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Appl Environ Microbiol. 2006 February; 72(2): 1680–1683.
PMCID: PMC1392894

Characterization of Bacterial Communities Associated with Deep-Sea Corals on Gulf of Alaska Seamounts


Although microbes associated with shallow-water corals have been reported, deepwater coral microbes are poorly characterized. A cultivation-independent analysis of Alaskan seamount octocoral microflora showed that Proteobacteria (classes Alphaproteobacteria and Gammaproteobacteria), Firmicutes, Bacteroidetes, and Acidobacteria dominate and vary in abundance. More sampling is needed to understand the basis and significance of this variation.

The most abundant corals on Gulf of Alaska seamounts are octocorals (9), which create a habitat structure for mobile fauna (4). Concerns about the benthic impacts of commercial fishing have renewed interest in habitat-forming deep-sea corals (4). Studies of shallow-water scleractinian corals (12) have revealed a diverse microflora and evidence of host-microbe interactions. Although studies of the deep-sea octocoral microflora are under way (10), there have been no published reports describing the microbial community composition.

Three Gulf of Alaska seamounts were visited during research cruise AT7-15/16 aboard the R/V Atlantis. The biological objectives of the cruise included sampling of deep-sea octocorals for studies of their dispersal and reproductive strategies, with a particular focus on the abundant bamboo corals (Isididae). We took advantage of available coral specimens to examine their associated microflora.

Coral, rock, and water column samples (Table (Table1)1) were collected from the Warwick, Murray, and Chirikof seamounts using the deep-submergence vehicle Alvin. Corals and rocks were harvested using the submersible's manipulators and stored in a closed box during ascent to minimize physical disturbance by surface waters. The water adjacent to coral colonies was sampled using a Niskin bottle fired at depth. After submersible recovery, freshly extruded coral exopolysaccharide and scrapings of coral and rock surfaces were transferred to sterile cryovials. Water samples were prefiltered through 20-μm-pore-size Nitex, concentrated using a TFF apparatus (Millipore), and vacuum filtered (1.0-μm and 0.2-μm pore size). The 0.2-μm filter retentate was resuspended in sterile saline solution. Samples were frozen immediately at −70°C and shipped frozen for subsequent processing.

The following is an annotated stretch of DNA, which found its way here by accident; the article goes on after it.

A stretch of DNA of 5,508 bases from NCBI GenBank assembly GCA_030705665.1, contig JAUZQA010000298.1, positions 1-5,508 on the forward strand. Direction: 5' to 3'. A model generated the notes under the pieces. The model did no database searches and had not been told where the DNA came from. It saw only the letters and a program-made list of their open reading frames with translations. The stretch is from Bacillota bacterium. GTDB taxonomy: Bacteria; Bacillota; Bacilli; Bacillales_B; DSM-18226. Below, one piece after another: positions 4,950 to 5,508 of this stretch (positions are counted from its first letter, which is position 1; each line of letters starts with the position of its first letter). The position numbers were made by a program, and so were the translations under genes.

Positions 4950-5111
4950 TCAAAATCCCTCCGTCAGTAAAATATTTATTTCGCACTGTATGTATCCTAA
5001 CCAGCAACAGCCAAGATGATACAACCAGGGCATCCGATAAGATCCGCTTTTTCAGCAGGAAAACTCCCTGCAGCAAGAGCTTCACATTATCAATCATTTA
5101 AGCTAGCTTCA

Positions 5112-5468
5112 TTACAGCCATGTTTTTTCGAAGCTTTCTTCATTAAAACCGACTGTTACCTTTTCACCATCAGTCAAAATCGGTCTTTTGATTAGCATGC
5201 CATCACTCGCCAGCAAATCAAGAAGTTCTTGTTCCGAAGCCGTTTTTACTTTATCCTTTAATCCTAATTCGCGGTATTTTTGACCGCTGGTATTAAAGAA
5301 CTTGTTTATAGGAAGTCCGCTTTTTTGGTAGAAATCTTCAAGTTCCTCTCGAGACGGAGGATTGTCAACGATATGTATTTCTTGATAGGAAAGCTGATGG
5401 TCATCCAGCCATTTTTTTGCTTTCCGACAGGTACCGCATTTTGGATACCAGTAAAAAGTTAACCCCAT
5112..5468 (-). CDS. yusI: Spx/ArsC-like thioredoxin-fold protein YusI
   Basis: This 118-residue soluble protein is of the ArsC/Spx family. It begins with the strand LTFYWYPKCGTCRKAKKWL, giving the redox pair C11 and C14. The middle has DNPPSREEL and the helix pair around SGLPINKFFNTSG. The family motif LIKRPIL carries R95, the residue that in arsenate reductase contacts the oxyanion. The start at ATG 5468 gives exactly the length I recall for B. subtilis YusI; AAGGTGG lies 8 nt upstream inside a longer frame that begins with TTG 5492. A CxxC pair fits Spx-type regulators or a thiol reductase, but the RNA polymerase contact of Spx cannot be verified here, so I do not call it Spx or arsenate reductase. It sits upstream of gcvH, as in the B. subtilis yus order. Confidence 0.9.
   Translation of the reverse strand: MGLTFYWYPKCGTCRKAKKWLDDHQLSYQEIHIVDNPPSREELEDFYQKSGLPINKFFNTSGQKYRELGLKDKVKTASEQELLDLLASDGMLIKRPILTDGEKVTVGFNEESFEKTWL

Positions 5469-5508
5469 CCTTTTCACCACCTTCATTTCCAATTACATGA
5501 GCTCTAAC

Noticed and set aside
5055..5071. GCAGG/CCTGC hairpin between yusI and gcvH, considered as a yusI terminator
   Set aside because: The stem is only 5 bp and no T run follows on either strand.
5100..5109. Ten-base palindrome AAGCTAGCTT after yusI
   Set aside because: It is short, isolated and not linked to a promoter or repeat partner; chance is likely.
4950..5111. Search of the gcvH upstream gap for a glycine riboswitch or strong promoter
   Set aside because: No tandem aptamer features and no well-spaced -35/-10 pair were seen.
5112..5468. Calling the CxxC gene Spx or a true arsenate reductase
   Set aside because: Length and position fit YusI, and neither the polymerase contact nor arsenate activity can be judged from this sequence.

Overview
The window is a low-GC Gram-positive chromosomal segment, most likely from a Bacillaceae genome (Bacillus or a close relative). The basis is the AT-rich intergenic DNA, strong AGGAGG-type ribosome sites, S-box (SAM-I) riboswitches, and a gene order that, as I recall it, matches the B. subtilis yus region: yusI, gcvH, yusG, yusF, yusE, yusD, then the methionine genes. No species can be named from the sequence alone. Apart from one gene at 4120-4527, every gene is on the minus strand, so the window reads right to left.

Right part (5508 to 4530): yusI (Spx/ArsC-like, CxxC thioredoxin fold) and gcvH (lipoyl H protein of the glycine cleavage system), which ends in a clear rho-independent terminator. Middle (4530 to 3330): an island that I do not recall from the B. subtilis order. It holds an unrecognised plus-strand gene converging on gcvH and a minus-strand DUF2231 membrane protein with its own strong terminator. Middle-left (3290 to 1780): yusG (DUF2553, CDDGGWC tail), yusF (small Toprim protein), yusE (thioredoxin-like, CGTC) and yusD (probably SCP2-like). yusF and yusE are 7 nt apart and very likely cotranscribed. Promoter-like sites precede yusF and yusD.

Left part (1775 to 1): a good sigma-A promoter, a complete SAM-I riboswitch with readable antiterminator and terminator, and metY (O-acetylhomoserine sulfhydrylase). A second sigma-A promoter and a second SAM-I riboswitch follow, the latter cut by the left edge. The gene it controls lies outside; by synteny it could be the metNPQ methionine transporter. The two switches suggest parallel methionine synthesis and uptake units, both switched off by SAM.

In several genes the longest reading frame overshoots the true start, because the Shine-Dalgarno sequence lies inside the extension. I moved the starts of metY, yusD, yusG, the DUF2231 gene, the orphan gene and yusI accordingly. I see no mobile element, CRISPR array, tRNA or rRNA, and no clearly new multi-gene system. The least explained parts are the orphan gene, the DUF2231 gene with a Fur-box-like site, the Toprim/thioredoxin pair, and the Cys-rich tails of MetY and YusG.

Summary of Gulf of Alaska samples from which 16S rRNA gene sequences were obtained

Genomic DNAs were extracted using Ultra Clean soil DNA kits (MoBio), and 16S rRNA genes were PCR amplified using primers 27F and 1525R (11) and PlatTaq PCR supermix (Invitrogen). Amplifications were performed with an initial denaturation of 2 min at 94°C, followed by 29 cycles of 30 s at 94°C, 30 s at 55°C, and 2 min at 72°C, with a final extension of 5 min at 72°C. PCR products were cloned using a TOPO TA cloning kit (Invitrogen), and primers M13F and M13R were used to sequence positions 9 to 1545 of the 16S rRNA gene.

BLASTN (1) was used to compare our query sequences with reference sequences from the RDP2 (3) database. Representative sequences from the BLASTN output were aligned with our query sequences, using an RDP2-provided profile alignment. Neighbor-joining trees were created using PHYLIP (6) and used to assign putative taxonomy down to the family level. Detailed phylogenetic trees were constructed using the relevant sequences from each clone library, two reference sequences most closely related to the query sequence, and additional reference sequences. Alignments were generated using the RDP2 profile alignment, and bootstrapped neighbor-joining trees were reconstructed using PHYLIP (6).

The clones sequenced comprised 19 phyla (see Table S1 in the supplemental material), dominated by Proteobacteria (classes Alphaproteobacteria and Gammaproteobacteria), Firmicutes, Bacteroidetes, and Acidobacteria (Fig. (Fig.1).1). The relative proportions of these groups varied widely across the five coral samples, as did the degree to which a given library was dominated by a single group (Fig. (Fig.1;1; see Table S1 in the supplemental material). At the subphylum level, families occurring in major proportions included Rhizobiaceae, Rhodobacteraceae, and Sphingomonadaceae (Alphaproteobacteria); Pseudomonadaceae, Alteromonadaceae, and Halomonadaceae (Gammaproteobacteria); Bacillaceae, Clostridiaceae, and Mycoplasmataceae (Firmicutes); and Flexibacteraceae and Flavobacteraceae (Bacteroidetes).